Masters Theses


"Onboard real-time processing is highly desirable in airborne detection applications. As the data processing involved here is computationally expensive, typically high power multi-rack system is required to achieve real-time detection. Use of such hardware is often not feasible in an airborne application due to space, power and weight constraints. In this thesis, different computing architectures suitable for real-time onboard processing are compared in terms of computation speed, watts/GFLOPS, and weight/GFLOPS. A brief description of the modem GPU architecture and the current GPGPU technology is provided. GPU implementations of some computationally expensive image processing applications such as band-to-band registration for Multi Spectral Imagery (MSI), image registration, and multiband RX anomaly detector are described. The sub-problems that can be efficiently parallelized on the Single Instruction Multiple Data (SIMD) architecture of the GPU are identified and the results are compared to those obtained using Matlab and Intel Performance Primitives (IPP) on multicore Intel processors"--Abstract, page iii.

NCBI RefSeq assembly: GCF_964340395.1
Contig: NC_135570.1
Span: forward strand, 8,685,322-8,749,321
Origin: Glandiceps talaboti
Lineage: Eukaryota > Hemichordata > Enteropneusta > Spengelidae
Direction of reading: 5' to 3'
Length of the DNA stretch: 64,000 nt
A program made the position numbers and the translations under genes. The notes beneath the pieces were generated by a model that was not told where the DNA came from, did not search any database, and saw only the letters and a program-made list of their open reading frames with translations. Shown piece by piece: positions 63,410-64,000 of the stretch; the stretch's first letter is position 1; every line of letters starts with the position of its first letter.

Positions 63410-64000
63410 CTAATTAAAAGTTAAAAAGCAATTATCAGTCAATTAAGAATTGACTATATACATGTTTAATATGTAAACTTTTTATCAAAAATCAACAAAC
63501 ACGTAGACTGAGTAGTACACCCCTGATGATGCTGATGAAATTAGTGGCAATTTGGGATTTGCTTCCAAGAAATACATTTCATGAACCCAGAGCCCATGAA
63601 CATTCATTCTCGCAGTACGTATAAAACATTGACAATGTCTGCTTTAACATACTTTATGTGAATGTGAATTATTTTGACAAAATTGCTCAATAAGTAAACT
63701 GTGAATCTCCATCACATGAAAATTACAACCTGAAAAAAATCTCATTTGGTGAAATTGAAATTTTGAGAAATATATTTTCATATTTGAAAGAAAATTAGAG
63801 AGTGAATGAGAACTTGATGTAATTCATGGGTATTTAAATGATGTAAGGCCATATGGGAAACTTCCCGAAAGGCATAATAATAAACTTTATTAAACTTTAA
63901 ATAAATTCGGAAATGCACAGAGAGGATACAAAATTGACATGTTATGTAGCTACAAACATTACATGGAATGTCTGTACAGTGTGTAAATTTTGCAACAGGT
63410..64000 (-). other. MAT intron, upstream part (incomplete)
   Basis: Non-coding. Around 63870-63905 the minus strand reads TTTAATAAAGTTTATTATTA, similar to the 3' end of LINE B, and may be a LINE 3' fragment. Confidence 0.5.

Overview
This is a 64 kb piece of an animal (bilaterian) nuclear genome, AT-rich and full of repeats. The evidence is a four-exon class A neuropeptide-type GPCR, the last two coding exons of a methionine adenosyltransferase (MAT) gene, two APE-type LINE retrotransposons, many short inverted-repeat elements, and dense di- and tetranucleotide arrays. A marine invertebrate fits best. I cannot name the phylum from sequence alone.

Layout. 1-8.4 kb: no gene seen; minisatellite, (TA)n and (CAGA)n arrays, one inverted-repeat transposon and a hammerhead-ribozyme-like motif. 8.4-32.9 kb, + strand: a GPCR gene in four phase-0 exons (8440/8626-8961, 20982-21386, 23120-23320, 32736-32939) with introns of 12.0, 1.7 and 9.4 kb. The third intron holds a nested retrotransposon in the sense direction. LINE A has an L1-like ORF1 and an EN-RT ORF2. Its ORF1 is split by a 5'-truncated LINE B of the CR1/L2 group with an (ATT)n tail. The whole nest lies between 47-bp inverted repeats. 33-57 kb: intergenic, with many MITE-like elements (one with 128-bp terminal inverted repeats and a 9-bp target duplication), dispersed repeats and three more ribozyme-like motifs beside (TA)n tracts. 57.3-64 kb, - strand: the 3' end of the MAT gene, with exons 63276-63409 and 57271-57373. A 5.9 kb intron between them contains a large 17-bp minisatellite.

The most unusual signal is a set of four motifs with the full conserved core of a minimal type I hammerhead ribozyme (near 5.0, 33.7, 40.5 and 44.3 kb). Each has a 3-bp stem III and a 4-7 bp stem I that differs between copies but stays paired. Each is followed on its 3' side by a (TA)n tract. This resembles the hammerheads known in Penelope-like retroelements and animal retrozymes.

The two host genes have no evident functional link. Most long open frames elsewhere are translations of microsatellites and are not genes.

Agarwal, Sanjeev, 1971-

Committee Member(s)

Moss, Randy Hays, 1953-
Madria, Sanjay Kumar


Electrical and Computer Engineering

Degree Name

M.S. in Computer Engineering


Missouri University of Science and Technology

Publication Date

Spring 2010


viii, 42 pages

Note about bibliography

Includes bibliographical references (pages 38-41).


© 2010 Dheeraj Singiresu, All rights reserved.

Document Type

Thesis - Restricted Access

File Type




Subject Headings

Graphics processing units
Image processing -- Computer simulation
High performance computing
Remote sensing

Thesis Number

T 10262

Print OCLC #


Electronic OCLC #


Link to Catalog Record

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